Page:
Personal SWOT Analysis – What it is and How to do it?

Working on personal SWOT analysis is more than just writing an assignment. You may wonder how personal SWOT analysis can help you. Let’s begin with few introspective questions.

Where are you in your life? Have you done something good with it? Or are you one of those guys who is still struggling through everything and not reaching anywhere else?

I am not sure but you are probably someone who is still looking for ways to get better. And you are still looking for ways to get to the opportunities. If any of it is true, then personal SWOT analysis can be your way out.

Wonder why?

It might sound cliché, but unless you will not know yourself, it will be very difficult for you to excel in your life. When you will know who you are, only then you can run towards the right opportunities.

SWOT can help you do exactly that. After you are done with your own SWOT analysis, you will start to see some silver lining in your life.

But, there is one catch. You have to do this analysis honestly.

You cannot write few bullet points and get done with it. Analysis in bullet points are done only for school or college assignments. A hollow analysis will give you hollow result.

If you want true result for yourself from this SWOT analysis, then you have to dig deeper within yourself and find the right answer.

Now, enough of this motivation. Let’s get to know what personal SWOT analysis is, and how you can do it.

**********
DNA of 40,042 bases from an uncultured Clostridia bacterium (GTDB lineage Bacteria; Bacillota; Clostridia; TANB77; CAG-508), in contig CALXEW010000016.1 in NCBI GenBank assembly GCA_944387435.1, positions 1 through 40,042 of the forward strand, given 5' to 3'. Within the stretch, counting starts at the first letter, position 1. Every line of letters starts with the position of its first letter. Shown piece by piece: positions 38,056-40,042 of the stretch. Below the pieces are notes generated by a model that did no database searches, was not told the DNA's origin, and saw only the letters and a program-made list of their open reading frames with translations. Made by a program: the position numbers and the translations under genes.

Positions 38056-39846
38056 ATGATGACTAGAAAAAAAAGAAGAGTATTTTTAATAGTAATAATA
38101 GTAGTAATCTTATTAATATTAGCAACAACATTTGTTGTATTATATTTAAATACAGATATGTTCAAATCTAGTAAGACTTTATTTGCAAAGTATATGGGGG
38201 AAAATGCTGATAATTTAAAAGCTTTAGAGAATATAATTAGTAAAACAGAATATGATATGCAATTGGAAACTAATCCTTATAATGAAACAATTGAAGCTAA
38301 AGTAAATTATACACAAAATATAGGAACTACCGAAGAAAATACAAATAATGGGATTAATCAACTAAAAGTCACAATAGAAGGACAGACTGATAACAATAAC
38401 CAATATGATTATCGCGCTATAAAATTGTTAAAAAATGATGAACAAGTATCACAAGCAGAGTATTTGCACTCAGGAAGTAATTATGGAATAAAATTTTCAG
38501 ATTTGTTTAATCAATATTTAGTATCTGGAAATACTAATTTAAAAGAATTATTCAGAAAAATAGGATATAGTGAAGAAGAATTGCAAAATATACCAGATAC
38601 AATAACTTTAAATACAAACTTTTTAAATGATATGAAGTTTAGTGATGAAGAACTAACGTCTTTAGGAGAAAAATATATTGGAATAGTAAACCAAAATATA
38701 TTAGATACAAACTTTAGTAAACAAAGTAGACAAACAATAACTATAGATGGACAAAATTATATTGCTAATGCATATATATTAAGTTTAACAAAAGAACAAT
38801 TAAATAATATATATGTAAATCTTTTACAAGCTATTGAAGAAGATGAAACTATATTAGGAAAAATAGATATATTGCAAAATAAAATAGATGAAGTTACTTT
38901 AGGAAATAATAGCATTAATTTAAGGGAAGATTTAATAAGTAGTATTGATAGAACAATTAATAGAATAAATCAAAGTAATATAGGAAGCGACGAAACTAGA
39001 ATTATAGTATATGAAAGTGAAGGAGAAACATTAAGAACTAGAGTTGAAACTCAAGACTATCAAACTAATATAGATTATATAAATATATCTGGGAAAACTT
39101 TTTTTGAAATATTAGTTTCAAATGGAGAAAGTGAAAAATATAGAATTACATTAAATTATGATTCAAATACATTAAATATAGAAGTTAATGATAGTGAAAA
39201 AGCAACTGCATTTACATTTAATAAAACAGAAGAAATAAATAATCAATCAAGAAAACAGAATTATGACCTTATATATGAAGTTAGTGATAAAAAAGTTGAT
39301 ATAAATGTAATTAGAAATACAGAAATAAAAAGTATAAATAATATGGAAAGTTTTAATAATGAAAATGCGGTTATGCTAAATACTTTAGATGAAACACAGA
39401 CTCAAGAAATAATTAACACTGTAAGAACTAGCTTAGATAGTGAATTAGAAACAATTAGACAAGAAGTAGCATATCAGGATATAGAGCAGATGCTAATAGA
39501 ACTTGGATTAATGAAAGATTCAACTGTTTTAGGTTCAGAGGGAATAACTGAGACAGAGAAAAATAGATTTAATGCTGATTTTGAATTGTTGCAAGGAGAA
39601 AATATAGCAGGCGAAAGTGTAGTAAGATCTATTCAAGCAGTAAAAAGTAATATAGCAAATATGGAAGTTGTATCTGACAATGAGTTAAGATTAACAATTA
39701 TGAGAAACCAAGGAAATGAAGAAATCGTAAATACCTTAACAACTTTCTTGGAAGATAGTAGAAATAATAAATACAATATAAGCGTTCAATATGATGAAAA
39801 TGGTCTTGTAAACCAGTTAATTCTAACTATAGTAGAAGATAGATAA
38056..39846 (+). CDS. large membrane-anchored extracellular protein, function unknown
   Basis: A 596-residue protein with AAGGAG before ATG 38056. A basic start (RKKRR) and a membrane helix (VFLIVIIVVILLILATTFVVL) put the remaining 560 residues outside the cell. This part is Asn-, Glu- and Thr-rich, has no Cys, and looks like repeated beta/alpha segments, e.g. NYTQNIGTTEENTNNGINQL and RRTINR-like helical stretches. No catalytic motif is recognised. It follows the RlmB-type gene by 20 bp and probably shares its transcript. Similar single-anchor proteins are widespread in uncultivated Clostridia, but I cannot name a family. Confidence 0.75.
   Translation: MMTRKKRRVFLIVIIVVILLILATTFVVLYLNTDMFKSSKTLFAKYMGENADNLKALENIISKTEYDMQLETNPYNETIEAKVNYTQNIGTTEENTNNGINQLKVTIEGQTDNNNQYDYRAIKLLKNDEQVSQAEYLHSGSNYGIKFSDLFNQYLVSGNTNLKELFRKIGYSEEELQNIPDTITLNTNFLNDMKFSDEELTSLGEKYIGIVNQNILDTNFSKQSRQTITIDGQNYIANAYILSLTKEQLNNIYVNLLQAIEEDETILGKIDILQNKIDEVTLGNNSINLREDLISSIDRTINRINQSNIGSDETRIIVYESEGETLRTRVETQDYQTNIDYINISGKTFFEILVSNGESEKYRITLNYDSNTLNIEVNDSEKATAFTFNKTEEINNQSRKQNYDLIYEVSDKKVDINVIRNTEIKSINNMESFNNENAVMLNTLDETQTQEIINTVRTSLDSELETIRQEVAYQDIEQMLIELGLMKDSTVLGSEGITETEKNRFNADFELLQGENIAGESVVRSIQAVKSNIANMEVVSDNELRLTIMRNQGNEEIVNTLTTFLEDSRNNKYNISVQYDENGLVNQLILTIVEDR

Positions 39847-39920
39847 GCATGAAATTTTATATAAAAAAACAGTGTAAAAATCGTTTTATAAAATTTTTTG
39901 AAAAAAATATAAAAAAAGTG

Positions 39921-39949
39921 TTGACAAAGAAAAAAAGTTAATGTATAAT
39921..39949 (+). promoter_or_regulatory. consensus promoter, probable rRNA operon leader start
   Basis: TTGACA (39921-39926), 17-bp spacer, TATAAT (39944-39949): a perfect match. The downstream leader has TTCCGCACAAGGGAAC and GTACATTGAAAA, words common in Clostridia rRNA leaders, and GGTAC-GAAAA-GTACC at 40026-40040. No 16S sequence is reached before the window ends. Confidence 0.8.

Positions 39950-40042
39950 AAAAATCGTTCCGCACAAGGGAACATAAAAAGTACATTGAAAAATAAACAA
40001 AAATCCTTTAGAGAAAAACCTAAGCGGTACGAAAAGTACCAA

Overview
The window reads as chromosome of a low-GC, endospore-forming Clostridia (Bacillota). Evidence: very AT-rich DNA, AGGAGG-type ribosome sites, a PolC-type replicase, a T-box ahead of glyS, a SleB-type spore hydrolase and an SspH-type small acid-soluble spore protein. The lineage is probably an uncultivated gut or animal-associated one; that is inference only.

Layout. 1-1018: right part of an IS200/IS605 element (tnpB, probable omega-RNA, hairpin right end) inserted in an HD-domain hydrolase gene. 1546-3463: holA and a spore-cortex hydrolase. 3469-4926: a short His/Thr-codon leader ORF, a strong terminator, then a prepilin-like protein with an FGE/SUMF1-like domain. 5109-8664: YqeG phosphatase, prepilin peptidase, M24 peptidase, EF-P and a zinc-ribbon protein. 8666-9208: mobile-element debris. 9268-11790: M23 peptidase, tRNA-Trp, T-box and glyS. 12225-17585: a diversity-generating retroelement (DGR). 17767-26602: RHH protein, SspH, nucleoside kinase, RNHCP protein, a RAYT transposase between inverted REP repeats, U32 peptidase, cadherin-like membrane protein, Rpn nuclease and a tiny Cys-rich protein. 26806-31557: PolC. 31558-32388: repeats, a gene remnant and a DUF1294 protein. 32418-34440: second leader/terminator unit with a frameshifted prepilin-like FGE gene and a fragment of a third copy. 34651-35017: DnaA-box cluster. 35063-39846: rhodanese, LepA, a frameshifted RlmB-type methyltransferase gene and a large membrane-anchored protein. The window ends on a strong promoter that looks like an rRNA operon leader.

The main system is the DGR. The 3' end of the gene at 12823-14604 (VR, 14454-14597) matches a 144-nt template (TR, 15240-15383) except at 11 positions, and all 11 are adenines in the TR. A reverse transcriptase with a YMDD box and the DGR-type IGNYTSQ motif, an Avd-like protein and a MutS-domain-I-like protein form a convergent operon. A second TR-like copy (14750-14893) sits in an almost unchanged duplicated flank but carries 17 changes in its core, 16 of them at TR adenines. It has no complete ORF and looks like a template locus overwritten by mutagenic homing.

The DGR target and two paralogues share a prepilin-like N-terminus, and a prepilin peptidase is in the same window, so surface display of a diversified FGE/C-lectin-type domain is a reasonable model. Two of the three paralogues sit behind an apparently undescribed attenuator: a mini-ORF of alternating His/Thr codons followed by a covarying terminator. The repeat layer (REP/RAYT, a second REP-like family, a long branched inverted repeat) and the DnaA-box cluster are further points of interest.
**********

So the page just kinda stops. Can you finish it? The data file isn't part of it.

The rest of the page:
What is personal SWOT analysis?

A personal SWOT analysis is used to identify strengths, weaknesses, opportunities, and threats of a person. Strengths and weaknesses are internal to the person, and opportunities and threats are external to the person.

The four key components of a personal SWOT analysis are:

  • Personal strengths: It is the list of areas where you are good. Example can be writing skill, self-discipline, etc.
  • Personal weaknesses: It is the list of areas where you are not good. Example can be self-motivation, friendliness, etc. Basically, it is the things that prevent you from doing something you want to.
  • Personal opportunities: It is the list of areas where you can get into, grow, and do better. Identify opportunities by taking your strengths and weaknesses into account.
  • Personal threats: It is the list of areas that prevents you from growing. It can your friend whose negativity compels you stay where you are or it can be anything else. Few threats can also be outcomes of your own weaknesses.

Benefits of personal SWOT analysis

We have listed below some of the key benefits that you can get when you do this analysis:

  • Realize your true potential.
  • Know what you are good at.
  • Realize the areas in yourself where you need to improve.
  • Identify what you can do in your life.
  • Know what you cannot do in your life.
  • Find things that prevent you from succeeding.
  • Know who is your helping and who is against
  • Identify your right growth environment

The above list is unending. If you do this SWOT analysis honestly, then you will come to know things that you never thought you are good or bad at. You will know things that dragged you all your life from succeeding but you did not detached yourself from that.

How to do personal SWOT analysis?

If you are doing the analysis for your school or college assignment, then follow the below steps to do personal SWOT analysis: